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NEWS

Repost: Two Sides of the Coin- Mobility and Stability

By Performance Edge | In Athletes, Training | on June 2, 2015

A note from Dave:

As the owner and CEO of Performance Edge I constantly strive to educate my athletes, clientele and those in my community about the necessity and importance of a well-rounded training and/or exercise program. The following article provides some insight as to what the staff and I at Performance Edge work to provide daily…Balance!

Two Sides of the Coin- Mobility and Stability

To start, let’s first give mobility credit where credit is due. Mobility is (almost) everything. If you lack range of motion, no amount of muscle strength will power you through that restricted movement, at least not without serious repercussions – for example, pain. Restricted movements will force the body to compensate, creating further dysfunction. Additionally, if a muscle cannot achieve its optimal length, it cannot generate sufficient force.

In short, good mobility is a basic requirement of quality, safe, and efficient human performance. I am a fan. I’m psyched that the masses are aware that restricted mobility causes trouble and they are ready to take charge and do something about it.

As amazing (and necessary) as mobility is, if it’s “almost” everything, then the other side of the coin is – you guessed it – stability. Stability can exist without mobility, but you wouldn’t get too far. If everything locked down to stabilize, you would have a lot in common with a tree stump. On the other hand, if you had amazing mobility without stability, movement would be next to impossible and sloppy at best.

Thankfully, most of us fall somewhere just off to one side of the correct proportions of each. In other words, we are likely either walking around with a bit too much mobility without sufficient stability, or a bit too much stability without enough mobility.

The Problem of Excess Stability

The first scenario – excessive mobility while lacking stability – is an easy fix. Strength training. Stability work. Get control of all that movement. It would make sense then that in the case of the latter – mobility deficits with excessive stability – the same approach would help. Increase mobility. Stretch, roll, and release. Achieve unrestricted range of motion.

This approach focuses on deficits and increasing what is missing. For my gangly, mobile, Bambi-on-ice patients I want to focus on increasing stability. However, by only trying to increase what is missing, we fail to look at the whole picture. While my goal is not typically to decrease available movement, sometimes, somewhere along the process of increasing stability we might get a reduction in (hyper)mobility. Not necessarily a bad thing.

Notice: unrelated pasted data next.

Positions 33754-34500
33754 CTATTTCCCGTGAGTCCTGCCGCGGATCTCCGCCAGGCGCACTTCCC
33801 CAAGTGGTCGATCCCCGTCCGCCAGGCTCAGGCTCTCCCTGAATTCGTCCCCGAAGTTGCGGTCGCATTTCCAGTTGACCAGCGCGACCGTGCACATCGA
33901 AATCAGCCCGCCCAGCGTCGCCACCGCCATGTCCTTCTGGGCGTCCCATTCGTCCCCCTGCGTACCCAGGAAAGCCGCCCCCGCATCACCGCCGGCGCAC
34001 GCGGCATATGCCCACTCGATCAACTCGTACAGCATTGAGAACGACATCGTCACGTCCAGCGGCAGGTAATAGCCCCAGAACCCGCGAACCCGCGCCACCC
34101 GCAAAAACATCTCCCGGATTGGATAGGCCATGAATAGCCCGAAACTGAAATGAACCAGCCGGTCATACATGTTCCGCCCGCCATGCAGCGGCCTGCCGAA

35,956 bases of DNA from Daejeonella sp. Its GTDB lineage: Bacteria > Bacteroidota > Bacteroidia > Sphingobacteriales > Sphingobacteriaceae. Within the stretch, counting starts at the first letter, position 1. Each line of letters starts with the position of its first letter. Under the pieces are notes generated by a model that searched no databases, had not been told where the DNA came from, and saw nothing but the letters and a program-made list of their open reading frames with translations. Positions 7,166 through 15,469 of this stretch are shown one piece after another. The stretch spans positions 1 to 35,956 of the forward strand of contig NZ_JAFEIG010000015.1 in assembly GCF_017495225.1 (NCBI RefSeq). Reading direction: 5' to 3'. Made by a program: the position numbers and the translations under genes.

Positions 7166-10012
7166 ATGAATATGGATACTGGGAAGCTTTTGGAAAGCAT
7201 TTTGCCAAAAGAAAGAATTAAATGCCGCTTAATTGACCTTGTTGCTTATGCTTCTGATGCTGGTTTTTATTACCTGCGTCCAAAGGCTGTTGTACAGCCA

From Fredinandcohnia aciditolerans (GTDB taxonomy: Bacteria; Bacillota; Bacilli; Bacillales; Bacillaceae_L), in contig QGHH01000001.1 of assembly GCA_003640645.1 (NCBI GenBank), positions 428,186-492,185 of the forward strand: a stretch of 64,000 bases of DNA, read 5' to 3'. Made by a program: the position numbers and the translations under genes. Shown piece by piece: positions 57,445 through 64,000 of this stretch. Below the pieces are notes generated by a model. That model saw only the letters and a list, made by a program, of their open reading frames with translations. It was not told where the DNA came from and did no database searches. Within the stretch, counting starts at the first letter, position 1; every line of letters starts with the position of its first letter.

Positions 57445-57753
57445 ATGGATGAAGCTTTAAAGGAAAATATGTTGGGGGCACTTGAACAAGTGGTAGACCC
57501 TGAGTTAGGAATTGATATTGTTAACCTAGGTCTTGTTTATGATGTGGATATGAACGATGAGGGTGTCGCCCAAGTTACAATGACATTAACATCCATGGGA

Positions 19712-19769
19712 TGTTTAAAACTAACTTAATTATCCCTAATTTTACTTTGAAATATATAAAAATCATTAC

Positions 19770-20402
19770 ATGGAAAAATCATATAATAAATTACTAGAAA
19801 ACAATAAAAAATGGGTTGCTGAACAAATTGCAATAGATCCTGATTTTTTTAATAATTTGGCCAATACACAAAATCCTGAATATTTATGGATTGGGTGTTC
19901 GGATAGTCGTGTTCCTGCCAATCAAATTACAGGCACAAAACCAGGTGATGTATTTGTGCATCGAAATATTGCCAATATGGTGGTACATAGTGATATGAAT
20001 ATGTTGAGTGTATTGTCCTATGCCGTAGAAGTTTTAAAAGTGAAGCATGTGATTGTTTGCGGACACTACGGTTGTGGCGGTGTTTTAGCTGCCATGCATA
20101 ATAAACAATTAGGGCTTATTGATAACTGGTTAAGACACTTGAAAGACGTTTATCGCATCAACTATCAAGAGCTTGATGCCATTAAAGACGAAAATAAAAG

On the flipside, those with insufficient mobility need to consider the role stability plays in their dysfunction. It is quite easy to come to the conclusion that you have a limited range of motion, but how in the world would you assess that you have an excess of stability? Simple. They are one and the same. Yep, Finkle is Einhorn.

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That tight muscle you assault on a regular basis is likely an overworked scapegoat, providing stability to keep you going. In the presence of instability, muscles and joints lock up to hold you together. You’ve always known you’ve had tight hamstrings, but you blame it on not stretching enough, too many posterior chain workouts, or perhaps genetics is your excuse. Haven’t you ever wondered the real reason your muscles were tight?

Did you ever consider that maybe those muscles can’t let go because they are holding on for a reason? When muscles start doing more work than they were designed to do, we have a problem. Tendinitis, muscle strains, decreased mobility. If you can teach a muscle to relax, not by pounding it into submission, but rather by turning on the correct muscles to create stability, the tight, limiting offender might just be able to let go.

The Best Application for Mobility Work

So here we are, in the middle of this mobility craze, borderline epidemic. As I approach the end of my first decade working as a physical therapist, I can say with absolute certainty that the number of people suffering from self-proclaimed mobility problems is an all-time high. Just a few years ago, I’m pretty sure I never heard the word mobility used by anyone outside of the health and fitness fields. At this point, it’s a tossup between selfie and mobility for most overused words.

Worse yet, mobility is not just an overused part of our lexicon but it is now becoming the sole approach to address movement dysfunction. Over-prescribing mobility drills for poor movement patterns is not all that different than a physician doling out antibiotics for every ailment. Just like medication, when the right drills are applied for the right condition, mobility work will be successful.

“Normal” mobility, without question, is a requirement to perform safe, efficient, and quality movement. Mobility drills such as stretching, foam rolling, and the like are all good ways to increase soft tissue pliability and increase range of motion. But for those of you consistently chipping away at these drills without yielding the desired change, perhaps it is time to step back and see what else may be going on. It’s time to ask where immobility stems from. If mobility work hasn’t helped yet, I’m not
sure more suffering will get you the results you are looking for.

So, is mobility just a fad? No. It’s a real thing. But it’s not the only thing.

Lauren Beasley, MS, PT, OCS, NKT – Total Physical Therapy

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